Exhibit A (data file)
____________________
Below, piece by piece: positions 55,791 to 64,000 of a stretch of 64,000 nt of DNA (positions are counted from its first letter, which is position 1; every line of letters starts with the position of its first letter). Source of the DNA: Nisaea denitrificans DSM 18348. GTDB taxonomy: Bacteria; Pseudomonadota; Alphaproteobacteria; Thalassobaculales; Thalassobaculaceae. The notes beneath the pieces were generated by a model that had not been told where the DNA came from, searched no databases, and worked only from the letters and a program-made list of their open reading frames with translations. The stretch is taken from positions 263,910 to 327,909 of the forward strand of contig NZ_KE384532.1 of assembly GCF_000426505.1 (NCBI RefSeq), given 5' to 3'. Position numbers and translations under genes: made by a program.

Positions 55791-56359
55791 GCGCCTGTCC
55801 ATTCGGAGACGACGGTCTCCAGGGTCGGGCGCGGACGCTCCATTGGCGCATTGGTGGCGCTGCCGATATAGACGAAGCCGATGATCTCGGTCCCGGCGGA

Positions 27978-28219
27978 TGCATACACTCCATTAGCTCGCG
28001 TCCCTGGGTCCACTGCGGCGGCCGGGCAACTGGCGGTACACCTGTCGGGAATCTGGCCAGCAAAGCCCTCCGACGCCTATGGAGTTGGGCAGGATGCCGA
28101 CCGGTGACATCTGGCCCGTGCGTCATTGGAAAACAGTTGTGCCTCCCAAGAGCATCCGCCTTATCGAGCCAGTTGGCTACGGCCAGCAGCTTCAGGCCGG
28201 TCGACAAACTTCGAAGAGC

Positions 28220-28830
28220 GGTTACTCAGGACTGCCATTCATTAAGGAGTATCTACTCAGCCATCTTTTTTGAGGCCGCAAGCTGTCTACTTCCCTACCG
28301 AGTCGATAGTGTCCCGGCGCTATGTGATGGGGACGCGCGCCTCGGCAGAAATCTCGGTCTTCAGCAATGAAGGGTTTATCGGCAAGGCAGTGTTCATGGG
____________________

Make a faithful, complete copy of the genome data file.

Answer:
Below, piece by piece: positions 55,791 to 64,000 of a stretch of 64,000 nt of DNA (positions are counted from its first letter, which is position 1; every line of letters starts with the position of its first letter). Source of the DNA: Nisaea denitrificans DSM 18348. GTDB taxonomy: Bacteria; Pseudomonadota; Alphaproteobacteria; Thalassobaculales; Thalassobaculaceae. The notes beneath the pieces were generated by a model that had not been told where the DNA came from, searched no databases, and worked only from the letters and a program-made list of their open reading frames with translations. The stretch is taken from positions 263,910 to 327,909 of the forward strand of contig NZ_KE384532.1 of assembly GCF_000426505.1 (NCBI RefSeq), given 5' to 3'. Position numbers and translations under genes: made by a program.

Positions 55791-56359
55791 GCGCCTGTCC
55801 ATTCGGAGACGACGGTCTCCAGGGTCGGGCGCGGACGCTCCATTGGCGCATTGGTGGCGCTGCCGATATAGACGAAGCCGATGATCTCGGTCCCGGCGGA

Positions 27978-28219
27978 TGCATACACTCCATTAGCTCGCG
28001 TCCCTGGGTCCACTGCGGCGGCCGGGCAACTGGCGGTACACCTGTCGGGAATCTGGCCAGCAAAGCCCTCCGACGCCTATGGAGTTGGGCAGGATGCCGA
28101 CCGGTGACATCTGGCCCGTGCGTCATTGGAAAACAGTTGTGCCTCCCAAGAGCATCCGCCTTATCGAGCCAGTTGGCTACGGCCAGCAGCTTCAGGCCGG
28201 TCGACAAACTTCGAAGAGC

Positions 28220-28830
28220 GGTTACTCAGGACTGCCATTCATTAAGGAGTATCTACTCAGCCATCTTTTTTGAGGCCGCAAGCTGTCTACTTCCCTACCG
28301 AGTCGATAGTGTCCCGGCGCTATGTGATGGGGACGCGCGCCTCGGCAGAAATCTCGGTCTTCAGCAATGAAGGGTTTATCGGCAAGGCAGTGTTCATGGG